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August 26, 2021

The Infrastructure Bills: Implications for Bipartisanship and Common-Sense Healthcare Legislation

Ken Perez
Vice President, Healthcare Policy and Government Affairs, Omnicell

How Congress handles two mammoth infrastructure bills will likely set the political tone in Washington through the 2022 midterm elections, and possibly the remainder of President Joe Biden’s term.

The first bill, focused on physical infrastructure – transportation, water systems, power grids, etc. – garnered healthy bipartisan support, passing in the Senate on August 10 with a bipartisan majority vote of 69-30. With 19 Republican senators supporting the bill – including conservative Senate Minority Leader Mitch McConnell (Ky.), the passage was hailed as a triumph of bipartisanship.

The second, described as a “transformative bill” by Sen. Bernie Sanders (I-Vt.), is a $3.5 trillion human infrastructure spending plan that is already a completely different story.

The plan’s health provisions, which progressives consider must-haves, include:

  • Enhancing Medicare to cover dental, vision and hearing services

  • Expanding home care

  • Funding healthcare for the roughly 2 million people living in the red states that have refused to expand Medicaid

The bill also includes a plan to use an arcane budgeting process that prevents Republicans from filibustering and requires just 50 votes for passage. Not surprisingly, Senate Republicans are uniformly opposed, and some moderate Democrats have expressed concerns about the overall high price tag and potentially large tax increases necessary to pay for it.

So, what are the implications?

If the human infrastructure bill passes as proposed – entirely along party lines – the level of partisan acrimony in Congress would rise, poisoning the well of bipartisanship for at least the remainder of this year. Without some measure of bipartisanship, common-sense bills – including the bipartisan Pharmacy and Medically Underserved Areas Enhancement Act (H.R. 2759/S.1362) – could become stalled, which would not sit well with voters. If, however, concerns over the bill’s cost and funding lead to significant amendments of it, that may signal to moderates on both sides of the aisle an opening for less-ambitious bipartisan bills, allowing members of Congress to cite some common-sense legislative accomplishments before the 2022 midterm elections.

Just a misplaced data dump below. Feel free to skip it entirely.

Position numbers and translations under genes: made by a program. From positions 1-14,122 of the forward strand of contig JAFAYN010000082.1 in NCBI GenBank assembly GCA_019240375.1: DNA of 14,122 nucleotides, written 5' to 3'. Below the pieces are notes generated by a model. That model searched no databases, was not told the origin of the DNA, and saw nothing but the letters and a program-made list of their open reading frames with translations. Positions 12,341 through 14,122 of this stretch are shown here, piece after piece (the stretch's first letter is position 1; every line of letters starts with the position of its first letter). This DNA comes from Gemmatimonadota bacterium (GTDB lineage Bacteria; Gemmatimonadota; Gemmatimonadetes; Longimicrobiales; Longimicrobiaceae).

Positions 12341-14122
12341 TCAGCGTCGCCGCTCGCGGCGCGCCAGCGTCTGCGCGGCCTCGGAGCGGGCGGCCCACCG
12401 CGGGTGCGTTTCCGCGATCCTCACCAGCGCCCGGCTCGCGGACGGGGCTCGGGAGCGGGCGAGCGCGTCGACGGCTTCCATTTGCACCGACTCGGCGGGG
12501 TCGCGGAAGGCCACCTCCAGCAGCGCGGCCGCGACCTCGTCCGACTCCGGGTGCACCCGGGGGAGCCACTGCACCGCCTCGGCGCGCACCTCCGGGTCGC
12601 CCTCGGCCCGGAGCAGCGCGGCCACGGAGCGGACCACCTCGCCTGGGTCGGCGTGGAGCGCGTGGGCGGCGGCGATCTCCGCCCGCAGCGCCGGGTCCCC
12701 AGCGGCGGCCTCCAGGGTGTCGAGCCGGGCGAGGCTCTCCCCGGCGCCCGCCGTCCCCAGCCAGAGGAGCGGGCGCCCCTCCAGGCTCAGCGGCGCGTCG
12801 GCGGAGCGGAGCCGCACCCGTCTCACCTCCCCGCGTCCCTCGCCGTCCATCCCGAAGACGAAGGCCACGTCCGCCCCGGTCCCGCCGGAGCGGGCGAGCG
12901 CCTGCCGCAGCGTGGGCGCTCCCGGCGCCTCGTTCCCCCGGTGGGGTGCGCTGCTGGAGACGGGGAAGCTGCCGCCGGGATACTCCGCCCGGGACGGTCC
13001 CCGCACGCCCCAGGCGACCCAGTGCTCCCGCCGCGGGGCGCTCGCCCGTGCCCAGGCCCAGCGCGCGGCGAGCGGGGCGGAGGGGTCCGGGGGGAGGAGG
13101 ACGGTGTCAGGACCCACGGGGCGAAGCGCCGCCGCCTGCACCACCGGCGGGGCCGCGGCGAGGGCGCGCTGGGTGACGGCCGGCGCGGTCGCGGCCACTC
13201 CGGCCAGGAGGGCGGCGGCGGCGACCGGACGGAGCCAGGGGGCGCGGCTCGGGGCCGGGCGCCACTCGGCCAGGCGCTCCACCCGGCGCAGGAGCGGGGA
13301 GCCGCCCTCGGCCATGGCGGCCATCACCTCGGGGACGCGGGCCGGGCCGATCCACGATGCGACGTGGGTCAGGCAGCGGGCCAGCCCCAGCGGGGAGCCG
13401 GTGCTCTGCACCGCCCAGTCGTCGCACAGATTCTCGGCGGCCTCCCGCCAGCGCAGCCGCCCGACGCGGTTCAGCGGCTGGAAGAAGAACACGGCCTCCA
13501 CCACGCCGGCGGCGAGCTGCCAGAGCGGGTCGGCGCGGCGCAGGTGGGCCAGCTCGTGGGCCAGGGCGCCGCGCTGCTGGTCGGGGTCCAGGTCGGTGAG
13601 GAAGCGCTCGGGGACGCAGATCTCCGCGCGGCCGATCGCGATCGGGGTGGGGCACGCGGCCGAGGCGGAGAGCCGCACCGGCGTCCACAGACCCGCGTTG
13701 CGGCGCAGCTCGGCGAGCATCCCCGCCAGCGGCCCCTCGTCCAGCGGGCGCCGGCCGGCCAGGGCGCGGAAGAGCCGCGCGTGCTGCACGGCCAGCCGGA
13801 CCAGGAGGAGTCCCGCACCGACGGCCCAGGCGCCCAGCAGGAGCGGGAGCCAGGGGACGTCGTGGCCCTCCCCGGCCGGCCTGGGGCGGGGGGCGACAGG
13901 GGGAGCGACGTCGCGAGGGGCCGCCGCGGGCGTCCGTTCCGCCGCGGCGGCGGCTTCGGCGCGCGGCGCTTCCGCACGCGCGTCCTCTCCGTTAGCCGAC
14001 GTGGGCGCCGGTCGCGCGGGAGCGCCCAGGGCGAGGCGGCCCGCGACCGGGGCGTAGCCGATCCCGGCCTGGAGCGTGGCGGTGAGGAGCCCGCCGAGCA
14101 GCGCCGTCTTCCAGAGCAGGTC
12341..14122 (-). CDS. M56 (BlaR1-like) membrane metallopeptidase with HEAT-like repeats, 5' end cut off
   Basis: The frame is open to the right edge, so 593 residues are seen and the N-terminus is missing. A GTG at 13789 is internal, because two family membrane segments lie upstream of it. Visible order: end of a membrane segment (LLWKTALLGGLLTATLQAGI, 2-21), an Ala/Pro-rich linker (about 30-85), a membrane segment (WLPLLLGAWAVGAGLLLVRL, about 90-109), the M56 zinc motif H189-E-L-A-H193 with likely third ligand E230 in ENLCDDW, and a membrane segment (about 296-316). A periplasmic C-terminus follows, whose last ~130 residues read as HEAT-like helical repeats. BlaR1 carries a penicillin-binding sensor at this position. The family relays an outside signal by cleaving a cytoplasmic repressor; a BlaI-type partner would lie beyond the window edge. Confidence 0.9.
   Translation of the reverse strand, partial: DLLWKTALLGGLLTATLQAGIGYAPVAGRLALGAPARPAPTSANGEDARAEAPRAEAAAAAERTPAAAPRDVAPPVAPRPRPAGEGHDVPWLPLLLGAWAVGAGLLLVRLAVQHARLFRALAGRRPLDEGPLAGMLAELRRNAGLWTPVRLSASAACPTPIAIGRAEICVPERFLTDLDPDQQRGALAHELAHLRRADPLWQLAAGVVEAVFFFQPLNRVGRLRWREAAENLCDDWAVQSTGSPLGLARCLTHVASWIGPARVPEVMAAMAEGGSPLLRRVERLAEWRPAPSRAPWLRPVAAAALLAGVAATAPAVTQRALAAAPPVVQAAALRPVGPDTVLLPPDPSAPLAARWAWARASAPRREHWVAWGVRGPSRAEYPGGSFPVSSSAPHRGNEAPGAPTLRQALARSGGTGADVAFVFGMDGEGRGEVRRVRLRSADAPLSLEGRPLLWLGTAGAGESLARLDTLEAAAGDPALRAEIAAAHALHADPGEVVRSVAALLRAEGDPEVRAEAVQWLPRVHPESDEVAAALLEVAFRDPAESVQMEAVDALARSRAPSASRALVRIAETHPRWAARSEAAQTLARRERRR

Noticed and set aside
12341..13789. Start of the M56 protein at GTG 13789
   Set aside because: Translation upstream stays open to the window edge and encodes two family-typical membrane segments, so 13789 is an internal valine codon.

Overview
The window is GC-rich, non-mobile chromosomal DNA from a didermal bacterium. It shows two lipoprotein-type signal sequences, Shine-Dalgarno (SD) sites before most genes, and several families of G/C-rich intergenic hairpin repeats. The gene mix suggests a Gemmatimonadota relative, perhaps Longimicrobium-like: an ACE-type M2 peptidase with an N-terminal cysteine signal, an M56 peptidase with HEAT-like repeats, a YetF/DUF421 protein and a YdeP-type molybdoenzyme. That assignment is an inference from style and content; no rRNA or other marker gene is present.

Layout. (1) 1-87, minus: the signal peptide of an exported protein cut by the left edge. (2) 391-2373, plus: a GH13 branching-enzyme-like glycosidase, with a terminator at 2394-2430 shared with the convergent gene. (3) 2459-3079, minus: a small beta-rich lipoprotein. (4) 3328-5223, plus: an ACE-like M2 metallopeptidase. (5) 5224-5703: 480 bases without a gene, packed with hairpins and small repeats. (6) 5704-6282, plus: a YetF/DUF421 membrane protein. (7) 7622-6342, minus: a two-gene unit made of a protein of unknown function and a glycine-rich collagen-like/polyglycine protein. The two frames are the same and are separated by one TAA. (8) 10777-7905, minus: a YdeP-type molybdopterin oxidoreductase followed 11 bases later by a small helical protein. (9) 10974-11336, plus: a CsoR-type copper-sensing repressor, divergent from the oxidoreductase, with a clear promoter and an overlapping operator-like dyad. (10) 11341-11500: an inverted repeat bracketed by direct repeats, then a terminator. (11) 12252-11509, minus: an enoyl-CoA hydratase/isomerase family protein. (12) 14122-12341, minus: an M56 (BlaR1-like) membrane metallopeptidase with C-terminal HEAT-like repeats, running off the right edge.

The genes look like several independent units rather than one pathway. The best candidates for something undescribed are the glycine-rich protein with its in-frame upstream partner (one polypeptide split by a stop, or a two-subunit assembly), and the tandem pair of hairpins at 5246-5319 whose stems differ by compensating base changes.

The views and opinions expressed in this blog are those of the authors and do not necessarily reflect the official policy or position of any other agency, organization, employer or company. Assumptions made in the analysis are not reflective of the position of any entity other than the author(s). These views are always subject to change, revision, and rethinking at any time and may not be held in perpetuity.

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